6 Interactive computer-marked assignments (iCMAs)
End-of-module assessment
No residential school

Your next step

Call us on +44 (0)1908 659253 or request a call back. Our friendly team of advisers will discuss your study options with you, and help you decide on the best starting point for you. Or come and meet us at an event near you.

How much will it cost?

We believe cost shouldn’t be a barrier to achieving your potential. That’s why we work hard to keep the cost of study as low as possible and have a wide range of flexible ways to pay to help spread, or even reduce, the cost.

*The fee information provided here is valid for courses starting before 31 July 2015. Fees normally increase annually in line with inflation. Fees information for courses starting between 1 August 2015 – 31 July 2016 will be available in March 2015.

  • Fees are paid on a module-by-module basis – you won't have to pay for the whole of your qualification upfront.
  • If like most OU students studying part time, you study an average of 60 credits a year – you’ll study for six years to complete a degree. Our typical fee for 60 credits is £2,632*.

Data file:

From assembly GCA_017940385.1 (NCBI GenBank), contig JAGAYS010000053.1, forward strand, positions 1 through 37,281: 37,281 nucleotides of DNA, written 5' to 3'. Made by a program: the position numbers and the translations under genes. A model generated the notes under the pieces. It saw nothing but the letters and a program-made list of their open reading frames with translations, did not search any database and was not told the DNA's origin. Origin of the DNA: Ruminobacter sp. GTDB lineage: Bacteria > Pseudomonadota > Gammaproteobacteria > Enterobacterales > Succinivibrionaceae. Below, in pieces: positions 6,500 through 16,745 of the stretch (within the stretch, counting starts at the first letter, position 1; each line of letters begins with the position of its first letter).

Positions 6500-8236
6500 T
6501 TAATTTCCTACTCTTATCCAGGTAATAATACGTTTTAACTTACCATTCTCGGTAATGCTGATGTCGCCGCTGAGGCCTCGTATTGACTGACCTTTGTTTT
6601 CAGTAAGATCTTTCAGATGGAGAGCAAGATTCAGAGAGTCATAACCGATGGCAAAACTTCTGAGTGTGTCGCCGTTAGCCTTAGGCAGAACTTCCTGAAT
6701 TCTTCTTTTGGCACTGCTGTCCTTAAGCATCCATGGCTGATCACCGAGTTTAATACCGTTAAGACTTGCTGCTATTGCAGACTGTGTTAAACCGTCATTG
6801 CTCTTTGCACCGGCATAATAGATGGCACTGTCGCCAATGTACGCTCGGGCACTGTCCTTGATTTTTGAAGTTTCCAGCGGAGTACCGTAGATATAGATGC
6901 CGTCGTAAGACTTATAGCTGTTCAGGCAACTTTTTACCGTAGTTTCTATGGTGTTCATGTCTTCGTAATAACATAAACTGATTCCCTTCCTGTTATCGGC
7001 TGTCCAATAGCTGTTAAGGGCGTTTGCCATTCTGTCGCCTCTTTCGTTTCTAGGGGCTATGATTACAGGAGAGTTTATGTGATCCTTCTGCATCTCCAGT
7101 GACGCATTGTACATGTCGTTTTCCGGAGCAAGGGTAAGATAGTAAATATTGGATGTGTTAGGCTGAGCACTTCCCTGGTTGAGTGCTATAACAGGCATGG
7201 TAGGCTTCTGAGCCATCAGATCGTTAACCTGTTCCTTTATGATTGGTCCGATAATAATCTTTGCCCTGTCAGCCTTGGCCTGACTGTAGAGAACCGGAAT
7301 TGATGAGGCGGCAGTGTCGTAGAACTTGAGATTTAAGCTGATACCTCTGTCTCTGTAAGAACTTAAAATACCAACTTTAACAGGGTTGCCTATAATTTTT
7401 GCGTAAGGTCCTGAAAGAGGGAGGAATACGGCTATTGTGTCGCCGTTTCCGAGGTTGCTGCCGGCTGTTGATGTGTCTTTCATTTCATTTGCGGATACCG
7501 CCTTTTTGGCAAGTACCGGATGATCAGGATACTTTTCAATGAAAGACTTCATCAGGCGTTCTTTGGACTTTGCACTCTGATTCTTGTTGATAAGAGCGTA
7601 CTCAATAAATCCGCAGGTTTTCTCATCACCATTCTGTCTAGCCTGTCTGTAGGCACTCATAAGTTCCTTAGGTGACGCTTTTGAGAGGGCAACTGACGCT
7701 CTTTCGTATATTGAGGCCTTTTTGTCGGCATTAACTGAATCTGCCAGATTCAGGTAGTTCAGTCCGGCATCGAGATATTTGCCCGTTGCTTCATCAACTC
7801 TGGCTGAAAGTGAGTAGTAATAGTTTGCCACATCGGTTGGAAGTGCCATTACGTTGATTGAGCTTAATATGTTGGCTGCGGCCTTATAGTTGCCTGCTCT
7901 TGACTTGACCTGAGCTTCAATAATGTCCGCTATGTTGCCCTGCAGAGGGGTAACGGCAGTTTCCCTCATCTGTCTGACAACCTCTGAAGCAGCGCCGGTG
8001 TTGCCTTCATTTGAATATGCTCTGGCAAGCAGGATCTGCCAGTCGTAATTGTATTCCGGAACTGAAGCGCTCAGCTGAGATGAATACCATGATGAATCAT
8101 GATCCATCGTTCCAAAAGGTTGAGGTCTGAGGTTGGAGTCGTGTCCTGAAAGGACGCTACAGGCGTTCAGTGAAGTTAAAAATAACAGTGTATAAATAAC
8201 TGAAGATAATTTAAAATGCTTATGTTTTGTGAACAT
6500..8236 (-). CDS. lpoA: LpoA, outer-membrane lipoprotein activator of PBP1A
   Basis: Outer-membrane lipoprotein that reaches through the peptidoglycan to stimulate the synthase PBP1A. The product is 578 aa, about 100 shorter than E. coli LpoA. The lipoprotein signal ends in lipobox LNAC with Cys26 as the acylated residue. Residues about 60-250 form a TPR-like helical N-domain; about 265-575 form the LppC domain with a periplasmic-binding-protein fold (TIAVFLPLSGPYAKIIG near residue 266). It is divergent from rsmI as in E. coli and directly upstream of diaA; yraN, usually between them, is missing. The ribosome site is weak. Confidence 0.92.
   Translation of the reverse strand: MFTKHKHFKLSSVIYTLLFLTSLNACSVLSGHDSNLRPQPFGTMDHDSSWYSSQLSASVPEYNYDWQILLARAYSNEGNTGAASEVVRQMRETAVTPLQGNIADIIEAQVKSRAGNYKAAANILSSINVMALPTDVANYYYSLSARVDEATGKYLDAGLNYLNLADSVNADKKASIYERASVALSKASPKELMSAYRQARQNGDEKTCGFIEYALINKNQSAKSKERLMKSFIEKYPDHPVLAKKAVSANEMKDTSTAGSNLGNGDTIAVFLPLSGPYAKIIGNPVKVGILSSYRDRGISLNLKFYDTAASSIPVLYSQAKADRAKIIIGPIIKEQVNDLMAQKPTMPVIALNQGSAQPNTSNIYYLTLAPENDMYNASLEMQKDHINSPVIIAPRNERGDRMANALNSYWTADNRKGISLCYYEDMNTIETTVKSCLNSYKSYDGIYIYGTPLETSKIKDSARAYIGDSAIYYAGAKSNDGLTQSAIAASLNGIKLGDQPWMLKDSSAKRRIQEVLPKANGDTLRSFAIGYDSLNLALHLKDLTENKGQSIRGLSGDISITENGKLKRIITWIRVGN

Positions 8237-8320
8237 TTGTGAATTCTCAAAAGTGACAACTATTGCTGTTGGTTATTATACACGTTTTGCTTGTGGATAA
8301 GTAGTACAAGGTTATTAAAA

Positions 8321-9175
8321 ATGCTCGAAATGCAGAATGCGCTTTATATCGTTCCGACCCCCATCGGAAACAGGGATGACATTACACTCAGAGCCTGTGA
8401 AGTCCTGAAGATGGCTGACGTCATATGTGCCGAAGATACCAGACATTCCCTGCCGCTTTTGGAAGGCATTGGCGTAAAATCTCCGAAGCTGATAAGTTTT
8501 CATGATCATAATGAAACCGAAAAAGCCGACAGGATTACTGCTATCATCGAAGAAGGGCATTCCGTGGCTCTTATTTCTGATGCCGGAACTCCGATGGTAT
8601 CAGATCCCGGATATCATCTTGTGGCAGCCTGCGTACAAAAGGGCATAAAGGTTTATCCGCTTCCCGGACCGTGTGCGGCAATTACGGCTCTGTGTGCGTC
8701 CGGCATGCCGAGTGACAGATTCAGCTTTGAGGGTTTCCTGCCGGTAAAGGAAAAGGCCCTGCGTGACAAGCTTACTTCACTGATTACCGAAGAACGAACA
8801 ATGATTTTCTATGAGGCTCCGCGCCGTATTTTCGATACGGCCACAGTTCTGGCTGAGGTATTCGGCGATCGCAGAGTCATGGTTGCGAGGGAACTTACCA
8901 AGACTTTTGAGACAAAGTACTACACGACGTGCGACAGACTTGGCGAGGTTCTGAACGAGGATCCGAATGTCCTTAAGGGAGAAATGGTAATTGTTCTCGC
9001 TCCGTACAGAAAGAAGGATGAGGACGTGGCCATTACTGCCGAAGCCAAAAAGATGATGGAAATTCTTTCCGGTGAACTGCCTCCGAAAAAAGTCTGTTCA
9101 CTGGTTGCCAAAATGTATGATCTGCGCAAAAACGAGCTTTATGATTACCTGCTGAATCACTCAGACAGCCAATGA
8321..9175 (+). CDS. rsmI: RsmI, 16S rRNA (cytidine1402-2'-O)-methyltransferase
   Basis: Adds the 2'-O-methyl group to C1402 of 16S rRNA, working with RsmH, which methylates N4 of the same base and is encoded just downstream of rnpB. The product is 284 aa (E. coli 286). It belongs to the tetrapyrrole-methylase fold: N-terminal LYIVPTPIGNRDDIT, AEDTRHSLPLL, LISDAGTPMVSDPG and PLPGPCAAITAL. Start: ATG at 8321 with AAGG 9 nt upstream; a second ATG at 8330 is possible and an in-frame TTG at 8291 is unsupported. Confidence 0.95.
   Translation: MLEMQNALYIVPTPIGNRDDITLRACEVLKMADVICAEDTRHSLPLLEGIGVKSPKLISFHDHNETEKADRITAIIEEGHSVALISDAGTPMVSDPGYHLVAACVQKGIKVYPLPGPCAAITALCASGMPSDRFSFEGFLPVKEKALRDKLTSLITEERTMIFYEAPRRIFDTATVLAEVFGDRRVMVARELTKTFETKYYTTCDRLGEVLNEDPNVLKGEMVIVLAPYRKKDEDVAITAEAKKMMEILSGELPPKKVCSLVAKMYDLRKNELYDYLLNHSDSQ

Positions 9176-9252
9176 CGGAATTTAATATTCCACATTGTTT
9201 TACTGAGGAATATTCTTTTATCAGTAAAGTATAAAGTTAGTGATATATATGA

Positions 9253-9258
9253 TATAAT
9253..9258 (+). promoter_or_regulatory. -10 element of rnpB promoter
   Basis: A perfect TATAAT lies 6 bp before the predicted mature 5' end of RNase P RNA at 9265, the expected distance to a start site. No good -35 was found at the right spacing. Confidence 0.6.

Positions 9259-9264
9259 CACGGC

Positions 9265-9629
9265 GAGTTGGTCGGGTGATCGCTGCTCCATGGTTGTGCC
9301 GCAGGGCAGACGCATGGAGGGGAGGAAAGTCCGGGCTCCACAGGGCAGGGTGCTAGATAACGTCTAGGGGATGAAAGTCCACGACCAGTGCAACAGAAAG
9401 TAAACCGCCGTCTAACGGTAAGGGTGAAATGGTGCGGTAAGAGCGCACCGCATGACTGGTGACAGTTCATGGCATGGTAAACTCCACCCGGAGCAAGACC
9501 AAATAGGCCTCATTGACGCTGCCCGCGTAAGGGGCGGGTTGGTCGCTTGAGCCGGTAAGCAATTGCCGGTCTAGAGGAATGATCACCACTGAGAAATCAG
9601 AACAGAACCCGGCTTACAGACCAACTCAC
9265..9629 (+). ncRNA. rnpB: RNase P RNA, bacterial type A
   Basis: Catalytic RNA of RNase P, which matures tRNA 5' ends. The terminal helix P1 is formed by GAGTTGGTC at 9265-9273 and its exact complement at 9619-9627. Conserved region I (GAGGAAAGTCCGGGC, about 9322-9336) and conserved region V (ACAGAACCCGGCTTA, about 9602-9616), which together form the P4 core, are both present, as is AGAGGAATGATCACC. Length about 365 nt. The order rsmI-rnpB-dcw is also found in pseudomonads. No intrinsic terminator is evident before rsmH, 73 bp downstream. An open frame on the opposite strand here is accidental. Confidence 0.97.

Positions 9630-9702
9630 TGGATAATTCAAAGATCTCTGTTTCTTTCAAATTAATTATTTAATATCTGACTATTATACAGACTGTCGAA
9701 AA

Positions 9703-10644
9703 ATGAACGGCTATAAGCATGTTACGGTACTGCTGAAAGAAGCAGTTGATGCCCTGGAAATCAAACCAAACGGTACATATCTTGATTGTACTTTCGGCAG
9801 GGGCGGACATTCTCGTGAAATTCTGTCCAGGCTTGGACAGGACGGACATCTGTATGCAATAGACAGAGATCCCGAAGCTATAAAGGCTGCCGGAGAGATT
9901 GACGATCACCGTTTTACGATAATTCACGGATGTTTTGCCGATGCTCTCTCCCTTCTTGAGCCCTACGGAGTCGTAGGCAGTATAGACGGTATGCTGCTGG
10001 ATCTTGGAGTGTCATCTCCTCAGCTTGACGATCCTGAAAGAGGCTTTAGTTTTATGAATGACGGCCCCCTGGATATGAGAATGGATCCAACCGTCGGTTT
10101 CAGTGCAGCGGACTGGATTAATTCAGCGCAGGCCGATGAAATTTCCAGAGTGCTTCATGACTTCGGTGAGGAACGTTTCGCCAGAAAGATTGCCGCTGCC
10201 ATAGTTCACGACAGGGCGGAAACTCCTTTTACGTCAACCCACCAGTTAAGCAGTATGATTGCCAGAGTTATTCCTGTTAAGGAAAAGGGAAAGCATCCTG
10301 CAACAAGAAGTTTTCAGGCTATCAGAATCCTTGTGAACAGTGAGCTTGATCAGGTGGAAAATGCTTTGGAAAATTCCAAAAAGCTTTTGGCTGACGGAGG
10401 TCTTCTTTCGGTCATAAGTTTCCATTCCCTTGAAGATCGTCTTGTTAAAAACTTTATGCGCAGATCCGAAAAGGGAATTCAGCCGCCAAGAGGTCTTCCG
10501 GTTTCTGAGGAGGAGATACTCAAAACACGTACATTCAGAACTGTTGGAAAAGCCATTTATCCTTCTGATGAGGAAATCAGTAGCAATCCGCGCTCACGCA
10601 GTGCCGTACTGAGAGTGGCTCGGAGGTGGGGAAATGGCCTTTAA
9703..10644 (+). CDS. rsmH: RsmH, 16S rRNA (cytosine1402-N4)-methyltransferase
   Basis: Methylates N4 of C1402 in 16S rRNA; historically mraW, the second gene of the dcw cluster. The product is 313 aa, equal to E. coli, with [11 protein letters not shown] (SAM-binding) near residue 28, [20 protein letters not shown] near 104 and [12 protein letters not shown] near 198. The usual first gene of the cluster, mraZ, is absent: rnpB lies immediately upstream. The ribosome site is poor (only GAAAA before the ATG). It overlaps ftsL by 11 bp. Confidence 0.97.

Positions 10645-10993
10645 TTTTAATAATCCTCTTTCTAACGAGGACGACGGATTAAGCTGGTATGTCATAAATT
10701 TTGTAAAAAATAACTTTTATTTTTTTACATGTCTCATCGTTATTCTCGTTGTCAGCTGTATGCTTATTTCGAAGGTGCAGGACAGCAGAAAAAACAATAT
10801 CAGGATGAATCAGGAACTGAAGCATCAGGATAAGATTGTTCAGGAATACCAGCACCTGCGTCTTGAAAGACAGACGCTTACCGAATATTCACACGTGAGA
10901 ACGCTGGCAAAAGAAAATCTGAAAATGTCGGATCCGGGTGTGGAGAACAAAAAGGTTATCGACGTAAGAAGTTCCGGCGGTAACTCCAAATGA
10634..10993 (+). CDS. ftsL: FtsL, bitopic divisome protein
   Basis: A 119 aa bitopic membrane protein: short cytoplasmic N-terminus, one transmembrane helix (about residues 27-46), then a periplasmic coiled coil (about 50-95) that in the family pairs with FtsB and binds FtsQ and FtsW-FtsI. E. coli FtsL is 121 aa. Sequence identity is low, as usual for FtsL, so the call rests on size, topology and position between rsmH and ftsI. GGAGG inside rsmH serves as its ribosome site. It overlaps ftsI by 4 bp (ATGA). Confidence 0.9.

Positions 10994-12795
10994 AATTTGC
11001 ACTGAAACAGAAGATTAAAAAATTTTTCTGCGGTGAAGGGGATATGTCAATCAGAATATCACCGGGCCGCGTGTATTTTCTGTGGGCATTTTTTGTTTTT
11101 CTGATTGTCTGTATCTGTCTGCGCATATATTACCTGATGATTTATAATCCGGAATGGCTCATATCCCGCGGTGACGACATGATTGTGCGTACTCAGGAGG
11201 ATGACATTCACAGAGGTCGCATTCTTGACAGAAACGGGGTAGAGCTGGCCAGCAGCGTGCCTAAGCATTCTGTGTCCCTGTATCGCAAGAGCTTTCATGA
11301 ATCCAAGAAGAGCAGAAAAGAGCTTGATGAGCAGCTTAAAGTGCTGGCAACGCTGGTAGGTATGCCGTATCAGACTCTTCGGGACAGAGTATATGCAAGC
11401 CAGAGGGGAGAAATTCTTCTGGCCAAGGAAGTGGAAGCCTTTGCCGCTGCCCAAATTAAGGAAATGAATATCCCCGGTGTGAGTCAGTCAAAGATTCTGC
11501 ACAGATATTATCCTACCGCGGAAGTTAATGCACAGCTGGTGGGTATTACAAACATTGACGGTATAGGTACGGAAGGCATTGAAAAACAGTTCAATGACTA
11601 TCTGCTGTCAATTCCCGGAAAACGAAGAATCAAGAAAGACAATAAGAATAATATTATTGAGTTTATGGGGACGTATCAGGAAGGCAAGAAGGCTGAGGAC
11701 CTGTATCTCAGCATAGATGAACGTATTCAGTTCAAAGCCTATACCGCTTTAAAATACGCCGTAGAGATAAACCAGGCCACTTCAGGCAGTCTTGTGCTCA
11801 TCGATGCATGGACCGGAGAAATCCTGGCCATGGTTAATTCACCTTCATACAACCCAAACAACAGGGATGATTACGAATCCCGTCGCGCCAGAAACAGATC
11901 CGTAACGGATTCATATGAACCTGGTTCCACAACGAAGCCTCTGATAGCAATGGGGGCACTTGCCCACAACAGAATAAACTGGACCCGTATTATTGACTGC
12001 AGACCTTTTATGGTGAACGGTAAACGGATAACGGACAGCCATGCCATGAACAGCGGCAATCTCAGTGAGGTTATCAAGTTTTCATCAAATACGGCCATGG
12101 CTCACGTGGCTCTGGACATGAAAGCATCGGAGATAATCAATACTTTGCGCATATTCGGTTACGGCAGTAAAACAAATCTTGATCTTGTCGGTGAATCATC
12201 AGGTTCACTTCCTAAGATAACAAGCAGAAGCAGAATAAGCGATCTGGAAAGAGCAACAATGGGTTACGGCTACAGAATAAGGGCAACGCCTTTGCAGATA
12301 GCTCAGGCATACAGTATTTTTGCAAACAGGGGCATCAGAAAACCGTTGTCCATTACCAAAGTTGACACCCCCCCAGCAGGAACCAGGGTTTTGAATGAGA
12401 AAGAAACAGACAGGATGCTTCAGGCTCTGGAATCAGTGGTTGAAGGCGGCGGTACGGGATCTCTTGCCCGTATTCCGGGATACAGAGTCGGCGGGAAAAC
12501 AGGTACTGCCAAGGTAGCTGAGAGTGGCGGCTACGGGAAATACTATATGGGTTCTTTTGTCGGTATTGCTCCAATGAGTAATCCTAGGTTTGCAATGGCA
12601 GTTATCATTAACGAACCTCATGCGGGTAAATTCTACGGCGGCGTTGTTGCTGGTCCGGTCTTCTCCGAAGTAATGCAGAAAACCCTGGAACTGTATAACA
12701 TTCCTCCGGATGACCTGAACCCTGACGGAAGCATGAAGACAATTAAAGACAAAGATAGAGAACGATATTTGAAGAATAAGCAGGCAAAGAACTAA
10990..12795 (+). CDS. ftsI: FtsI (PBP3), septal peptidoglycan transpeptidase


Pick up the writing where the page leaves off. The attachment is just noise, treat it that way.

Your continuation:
• Our current fee is £5,264* – based on 120 credits of study – which is equivalent to a year's full-time study.
  • The total cost of your chosen qualification starts from £10,528* based on our current fees.

Additional costs

Additional costs

Study costs

There may be extra costs on top of the tuition fee, such as a laptop, travel to tutorials, set books and internet access.

Ways to pay for your qualification and other support

We know there’s a lot to think about when choosing to study, not least how you can pay. That’s why we offer a wide range of flexible payment and funding options to help make study more affordable than you might think. Options include Tuition Fee Loans (also known as student loans), monthly payment plans and employer sponsorship. 

We’re confident we can help you find an option that’s right for you.

Just answer these simple questions to find out more about the options available to you for courses starting before 1 August 2015. Updated information for courses starting after this will be available in March 2015.




How many credits are you planning to study per year? You will need [xxx] credits to complete this qualification

Part time study

Full time study


Do you already hold a degree?

Are you employed?

British Forces

  • Only currently serving members of the British armed forces, who are temporarily and unavoidably working abroad and using BFPO addresses, are eligible to pay UK course fees for the total time spent outside the UK. Other students who are able to use BFPO addresses need to contact the Student Registration and Enquiry Service (SRS) Pricing Area Team on +44 (0)300 303 5303 for UK fee eligibility to be assessed.